A few years ago, for brands to provide a good ecommerce customer experience, they simply had to ensure basic features, a decent design, and easy navigation on their online store.
But, customer demands kept increasing and continue to. This means customer expectations have grown and basic experiences have fallen by the wayside.
Today, brands need to consistently keep up with customer demands to provide satisfactory customer experiences. And that often includes competing with the experiences that the likes of Amazon deliver!
In this blog, we’re sharing a few things we have learned about what the new-age online shopper seeks for a great online shopping journey.
Ways to enhance eCommerce customer experience on your Shopify store
1. A comprehensive customer account page
eCommerce sites such as Amazon, Walmart, and Alibaba, among others, have set the bar high for customer account pages. Most eCommerce customer experience teams maintain a laser focus on the home page, product pages, and checkout page. Now is the time to also focus on giving shoppers their own personal space – a customer account page.
It matters because this is the page that will hold all useful information for the customer. It is where customers go to track their orders and get an overview of their purchase history. It is where they get to save the products they really like and would want to purchase in the future or maybe even place reorders on some previous orders.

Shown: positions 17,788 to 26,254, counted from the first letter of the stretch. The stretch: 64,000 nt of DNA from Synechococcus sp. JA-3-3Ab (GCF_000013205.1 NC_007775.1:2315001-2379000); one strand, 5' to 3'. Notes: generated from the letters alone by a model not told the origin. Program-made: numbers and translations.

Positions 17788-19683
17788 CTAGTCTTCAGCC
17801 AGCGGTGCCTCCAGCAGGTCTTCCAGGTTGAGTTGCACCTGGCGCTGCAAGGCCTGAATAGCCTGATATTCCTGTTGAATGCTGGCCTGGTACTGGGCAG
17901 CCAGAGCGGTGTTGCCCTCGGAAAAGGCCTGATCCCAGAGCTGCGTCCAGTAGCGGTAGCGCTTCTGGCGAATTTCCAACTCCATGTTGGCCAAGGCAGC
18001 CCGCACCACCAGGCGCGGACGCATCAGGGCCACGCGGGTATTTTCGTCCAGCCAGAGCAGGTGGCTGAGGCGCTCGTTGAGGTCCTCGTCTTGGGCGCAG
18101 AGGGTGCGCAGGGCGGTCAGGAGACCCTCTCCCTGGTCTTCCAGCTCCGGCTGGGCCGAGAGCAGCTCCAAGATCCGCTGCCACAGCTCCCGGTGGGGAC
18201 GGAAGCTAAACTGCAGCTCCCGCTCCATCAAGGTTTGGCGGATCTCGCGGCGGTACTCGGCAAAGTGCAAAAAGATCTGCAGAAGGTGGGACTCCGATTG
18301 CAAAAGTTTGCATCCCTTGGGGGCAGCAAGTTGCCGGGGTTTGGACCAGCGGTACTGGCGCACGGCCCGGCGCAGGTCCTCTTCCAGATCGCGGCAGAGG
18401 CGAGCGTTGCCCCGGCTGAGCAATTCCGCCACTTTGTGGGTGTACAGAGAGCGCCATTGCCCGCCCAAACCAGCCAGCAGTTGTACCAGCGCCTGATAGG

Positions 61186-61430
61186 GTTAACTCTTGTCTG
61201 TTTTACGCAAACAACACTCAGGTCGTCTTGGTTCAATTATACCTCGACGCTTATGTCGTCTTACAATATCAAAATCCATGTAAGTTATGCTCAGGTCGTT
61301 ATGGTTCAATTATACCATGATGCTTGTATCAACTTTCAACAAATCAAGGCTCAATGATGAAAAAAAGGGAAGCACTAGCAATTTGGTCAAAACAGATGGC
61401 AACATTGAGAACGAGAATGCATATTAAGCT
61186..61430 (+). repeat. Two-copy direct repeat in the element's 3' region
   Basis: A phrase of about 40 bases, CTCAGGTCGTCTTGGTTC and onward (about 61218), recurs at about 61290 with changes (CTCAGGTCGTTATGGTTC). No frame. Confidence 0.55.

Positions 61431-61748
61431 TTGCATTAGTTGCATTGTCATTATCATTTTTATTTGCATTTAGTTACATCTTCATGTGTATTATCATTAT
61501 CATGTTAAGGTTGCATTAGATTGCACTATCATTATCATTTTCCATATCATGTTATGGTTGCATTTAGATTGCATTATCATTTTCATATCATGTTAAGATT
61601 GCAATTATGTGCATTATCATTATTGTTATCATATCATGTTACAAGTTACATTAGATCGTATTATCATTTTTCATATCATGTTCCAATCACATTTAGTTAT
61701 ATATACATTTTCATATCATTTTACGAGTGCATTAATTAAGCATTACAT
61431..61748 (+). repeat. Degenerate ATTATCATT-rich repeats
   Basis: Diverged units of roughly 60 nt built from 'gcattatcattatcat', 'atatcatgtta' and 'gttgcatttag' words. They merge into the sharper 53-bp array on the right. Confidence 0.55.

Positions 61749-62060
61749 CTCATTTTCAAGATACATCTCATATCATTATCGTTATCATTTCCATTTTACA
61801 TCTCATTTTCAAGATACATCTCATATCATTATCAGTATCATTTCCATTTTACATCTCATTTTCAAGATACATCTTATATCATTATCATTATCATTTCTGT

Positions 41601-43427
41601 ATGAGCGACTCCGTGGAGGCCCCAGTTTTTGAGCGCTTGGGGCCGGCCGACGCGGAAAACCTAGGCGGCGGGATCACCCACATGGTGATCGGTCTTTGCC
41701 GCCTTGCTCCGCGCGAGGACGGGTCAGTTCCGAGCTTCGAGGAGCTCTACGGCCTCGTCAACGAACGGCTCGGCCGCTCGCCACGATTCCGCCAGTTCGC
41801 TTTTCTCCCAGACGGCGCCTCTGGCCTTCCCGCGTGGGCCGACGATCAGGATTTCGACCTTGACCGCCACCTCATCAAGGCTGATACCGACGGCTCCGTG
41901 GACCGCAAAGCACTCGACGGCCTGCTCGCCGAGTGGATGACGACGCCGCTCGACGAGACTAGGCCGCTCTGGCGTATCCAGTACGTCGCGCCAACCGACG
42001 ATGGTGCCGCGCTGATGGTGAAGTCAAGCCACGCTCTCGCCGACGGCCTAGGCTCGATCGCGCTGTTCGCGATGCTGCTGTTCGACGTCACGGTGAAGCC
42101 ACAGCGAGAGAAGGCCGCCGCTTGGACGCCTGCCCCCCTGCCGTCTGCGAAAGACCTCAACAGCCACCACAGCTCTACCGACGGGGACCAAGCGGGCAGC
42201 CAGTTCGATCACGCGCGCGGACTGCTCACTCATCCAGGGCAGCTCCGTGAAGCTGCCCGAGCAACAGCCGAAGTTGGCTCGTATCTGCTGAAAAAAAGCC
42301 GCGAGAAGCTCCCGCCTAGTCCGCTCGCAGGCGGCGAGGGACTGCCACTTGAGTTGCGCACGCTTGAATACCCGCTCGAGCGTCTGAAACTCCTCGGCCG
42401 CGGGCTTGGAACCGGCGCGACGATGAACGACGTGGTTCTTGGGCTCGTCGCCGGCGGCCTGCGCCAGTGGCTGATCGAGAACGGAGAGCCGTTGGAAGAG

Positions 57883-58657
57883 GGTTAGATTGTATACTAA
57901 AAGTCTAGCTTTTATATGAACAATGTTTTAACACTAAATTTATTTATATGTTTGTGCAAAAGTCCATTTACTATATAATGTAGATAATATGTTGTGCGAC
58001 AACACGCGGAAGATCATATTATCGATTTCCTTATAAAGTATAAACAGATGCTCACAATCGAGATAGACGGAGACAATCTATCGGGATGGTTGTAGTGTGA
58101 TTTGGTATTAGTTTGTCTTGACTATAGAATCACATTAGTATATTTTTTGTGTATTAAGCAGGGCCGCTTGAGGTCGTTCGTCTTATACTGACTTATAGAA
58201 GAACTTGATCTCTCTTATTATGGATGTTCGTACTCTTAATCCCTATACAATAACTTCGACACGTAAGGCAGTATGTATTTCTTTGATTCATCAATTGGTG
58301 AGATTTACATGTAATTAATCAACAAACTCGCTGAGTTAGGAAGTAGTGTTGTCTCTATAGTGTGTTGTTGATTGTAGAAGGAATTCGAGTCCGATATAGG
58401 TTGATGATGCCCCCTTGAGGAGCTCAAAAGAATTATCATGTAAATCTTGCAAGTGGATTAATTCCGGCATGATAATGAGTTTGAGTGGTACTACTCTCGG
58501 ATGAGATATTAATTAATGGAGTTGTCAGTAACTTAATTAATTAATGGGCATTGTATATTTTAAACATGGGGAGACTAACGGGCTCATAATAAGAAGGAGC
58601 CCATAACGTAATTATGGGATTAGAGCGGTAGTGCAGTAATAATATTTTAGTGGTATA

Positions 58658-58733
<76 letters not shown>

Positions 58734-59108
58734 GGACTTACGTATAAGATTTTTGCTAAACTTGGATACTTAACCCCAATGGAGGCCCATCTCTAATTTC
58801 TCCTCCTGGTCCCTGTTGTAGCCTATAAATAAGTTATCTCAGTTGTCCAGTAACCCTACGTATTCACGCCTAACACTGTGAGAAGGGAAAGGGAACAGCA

A customer account page should be designed with the customer at the heart of it, and should house a number of things:
- Customers’ personal details – name, gender, location, delivery, and billing address
- Payment methods and saved card details
- Shipping information
- Deals, offers, discounts, and reward points
- Manage returns and exchanges
Seems like too much?
Flits makes it easier for you to set up Shopify customer account pages. It doesn’t just enable you to offer all the above features but also makes signing up for an account easier with the social login feature. It also comes with two customer account page templates that you use to customize the look and feel of the page to match that of your store.
Ready to take the first step to deliver a great customer experience? Set up a Shopify customer account page with Flits.
2. Experiences that appeal emotionally and sensorily
One of the key things that truly helps engage customers in eCommerce stores is to appeal to their emotions and senses. Research shows it can improve brand impact by a whopping 30%.
And a study backed by Harvard Business Review reveals that fully emotionally connected customers are 52% more valuable to brands.